A Big Step Forward
The country moved one step closer to legalizing cannabis on November 27, when Members of Parliament passed the Cannabis Act. It’s a big step forward for Bill C-45, which now heads to the Senate for further debate.
While few are surprised that the legislation passed in the House of Commons, because the Liberal government holds the majority of votes, the move has reinforced in many people’s minds that legalization will happen soon and the country better get prepared.
And, there is plenty of work to do. Employers are among those asking tough questions, so they can develop new policies to ensure they are equipped to effectively manage this unprecedented change.
As NICHE travels the country speaking to businesses, industry and government, we’re hearing that employers need guidance and are urging all levels of government to fully consider the impact of legalization on workplaces and clarify the rights of both employers and employees.
And, there are a lot of unanswered questions. Questions like – will the current laws governing employment standards and impairment be updated to include cannabis? What restrictions will employers legally be able to place on employees? And, how should businesses balance employee privacy with safety in the workplace?
Workplace impairment will be a significant issue for a number of sectors including transportation, public safety and emergency services, health care, education and resource-based jobs that require critical thinking and decision making. To be clear, there are laws around workplace impairment in every province, but many believe these laws need to be updated.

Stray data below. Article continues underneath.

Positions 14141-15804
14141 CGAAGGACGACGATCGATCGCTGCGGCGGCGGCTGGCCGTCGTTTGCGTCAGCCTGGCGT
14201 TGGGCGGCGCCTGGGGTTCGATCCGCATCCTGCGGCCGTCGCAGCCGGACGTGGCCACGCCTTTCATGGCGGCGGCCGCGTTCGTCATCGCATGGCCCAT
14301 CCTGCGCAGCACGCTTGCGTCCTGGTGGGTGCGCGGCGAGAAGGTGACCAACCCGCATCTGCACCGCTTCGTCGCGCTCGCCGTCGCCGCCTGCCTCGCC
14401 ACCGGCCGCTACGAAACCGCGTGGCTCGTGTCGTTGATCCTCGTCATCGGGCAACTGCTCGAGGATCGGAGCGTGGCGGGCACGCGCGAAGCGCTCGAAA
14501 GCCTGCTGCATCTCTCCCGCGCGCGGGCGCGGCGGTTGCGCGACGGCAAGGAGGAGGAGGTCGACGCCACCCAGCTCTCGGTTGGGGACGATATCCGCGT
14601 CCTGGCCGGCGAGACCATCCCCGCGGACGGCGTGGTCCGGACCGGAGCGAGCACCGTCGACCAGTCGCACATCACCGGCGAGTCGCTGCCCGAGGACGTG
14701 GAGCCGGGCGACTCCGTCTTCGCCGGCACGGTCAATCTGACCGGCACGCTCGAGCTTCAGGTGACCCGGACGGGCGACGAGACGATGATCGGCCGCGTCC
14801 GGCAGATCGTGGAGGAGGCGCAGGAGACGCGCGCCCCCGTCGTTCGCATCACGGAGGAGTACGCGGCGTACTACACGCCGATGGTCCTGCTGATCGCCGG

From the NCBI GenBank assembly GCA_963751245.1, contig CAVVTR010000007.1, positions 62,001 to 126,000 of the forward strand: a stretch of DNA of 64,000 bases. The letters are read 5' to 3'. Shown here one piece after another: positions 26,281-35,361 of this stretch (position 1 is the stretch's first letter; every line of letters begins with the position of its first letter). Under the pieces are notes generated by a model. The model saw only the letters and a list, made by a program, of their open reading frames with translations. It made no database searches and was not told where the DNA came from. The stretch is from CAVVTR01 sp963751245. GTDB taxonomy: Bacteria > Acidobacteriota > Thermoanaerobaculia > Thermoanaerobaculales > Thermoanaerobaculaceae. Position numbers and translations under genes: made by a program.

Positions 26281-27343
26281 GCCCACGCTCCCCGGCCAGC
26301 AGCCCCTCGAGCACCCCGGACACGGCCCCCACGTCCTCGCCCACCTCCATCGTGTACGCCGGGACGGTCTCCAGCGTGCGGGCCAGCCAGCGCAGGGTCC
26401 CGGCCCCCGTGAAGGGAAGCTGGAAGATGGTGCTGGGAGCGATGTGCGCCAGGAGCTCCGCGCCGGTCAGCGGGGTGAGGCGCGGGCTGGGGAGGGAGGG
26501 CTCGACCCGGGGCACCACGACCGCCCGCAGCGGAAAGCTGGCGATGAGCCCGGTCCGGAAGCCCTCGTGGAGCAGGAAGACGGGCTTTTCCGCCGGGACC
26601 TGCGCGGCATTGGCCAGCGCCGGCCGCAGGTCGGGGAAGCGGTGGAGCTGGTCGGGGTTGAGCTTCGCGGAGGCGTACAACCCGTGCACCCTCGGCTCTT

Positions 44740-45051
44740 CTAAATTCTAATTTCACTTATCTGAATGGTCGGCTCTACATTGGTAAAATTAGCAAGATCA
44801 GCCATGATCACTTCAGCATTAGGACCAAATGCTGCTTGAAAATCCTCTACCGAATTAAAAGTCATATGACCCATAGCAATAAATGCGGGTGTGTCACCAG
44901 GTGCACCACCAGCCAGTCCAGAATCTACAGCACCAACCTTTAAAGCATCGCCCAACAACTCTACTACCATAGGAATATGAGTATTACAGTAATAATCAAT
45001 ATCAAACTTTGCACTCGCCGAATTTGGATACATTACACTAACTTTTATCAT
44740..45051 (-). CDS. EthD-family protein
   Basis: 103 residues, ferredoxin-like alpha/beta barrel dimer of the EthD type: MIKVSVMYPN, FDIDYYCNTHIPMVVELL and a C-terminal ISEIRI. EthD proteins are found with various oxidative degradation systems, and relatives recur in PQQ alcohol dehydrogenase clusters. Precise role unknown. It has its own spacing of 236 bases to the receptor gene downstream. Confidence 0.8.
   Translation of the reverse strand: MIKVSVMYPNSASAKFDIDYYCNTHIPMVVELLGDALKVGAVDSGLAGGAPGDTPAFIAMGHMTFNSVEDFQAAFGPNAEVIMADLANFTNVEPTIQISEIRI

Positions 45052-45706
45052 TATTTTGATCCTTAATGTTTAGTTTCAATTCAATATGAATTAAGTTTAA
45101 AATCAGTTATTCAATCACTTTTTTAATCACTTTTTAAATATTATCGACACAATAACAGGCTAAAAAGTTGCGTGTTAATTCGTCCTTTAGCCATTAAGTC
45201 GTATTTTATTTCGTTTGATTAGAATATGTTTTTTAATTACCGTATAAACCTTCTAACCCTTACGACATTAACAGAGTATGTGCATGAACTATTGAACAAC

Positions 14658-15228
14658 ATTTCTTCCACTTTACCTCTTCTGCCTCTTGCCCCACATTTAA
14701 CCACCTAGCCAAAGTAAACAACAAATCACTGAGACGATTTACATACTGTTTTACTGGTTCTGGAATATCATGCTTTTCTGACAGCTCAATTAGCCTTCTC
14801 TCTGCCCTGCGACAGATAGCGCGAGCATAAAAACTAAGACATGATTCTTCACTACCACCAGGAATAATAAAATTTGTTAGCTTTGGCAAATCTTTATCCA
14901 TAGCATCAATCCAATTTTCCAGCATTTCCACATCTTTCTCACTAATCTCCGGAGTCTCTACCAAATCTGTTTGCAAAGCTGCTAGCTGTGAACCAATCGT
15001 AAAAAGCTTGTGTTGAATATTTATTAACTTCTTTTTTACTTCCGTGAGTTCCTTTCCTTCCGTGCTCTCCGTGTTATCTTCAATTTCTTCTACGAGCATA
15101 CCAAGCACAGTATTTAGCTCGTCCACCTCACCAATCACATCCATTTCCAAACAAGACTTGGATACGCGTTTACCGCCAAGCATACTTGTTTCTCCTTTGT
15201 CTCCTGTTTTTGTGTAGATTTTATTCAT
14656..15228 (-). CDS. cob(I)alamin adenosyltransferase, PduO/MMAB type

According to recent survey by the Human Resources Professionals Association, over 45 per cent of respondents do not believe their current workplace policies adequately address the potential new issues that may arise with legalization.
In many cases, the frameworks are already in place. But, employers need proper education and new tools to operate confidently under this new regime. In some cases, this may mean new training and education programs, and grant funding for policy development.
Part of the issue is that cannabis employment policies will be developed and tested with very little data to depend on. The burden of this new area of employment policy and law should not be borne solely by employers and business owners. They will require government leadership to develop best practices for the workplace. And, collaboration is key in creating a fair and balanced system.
We are entering a new era of regulation and it’s in everyone’s best interest that we develop a solid support structure for businesses, employers and workers before legalization occurs in July 2018.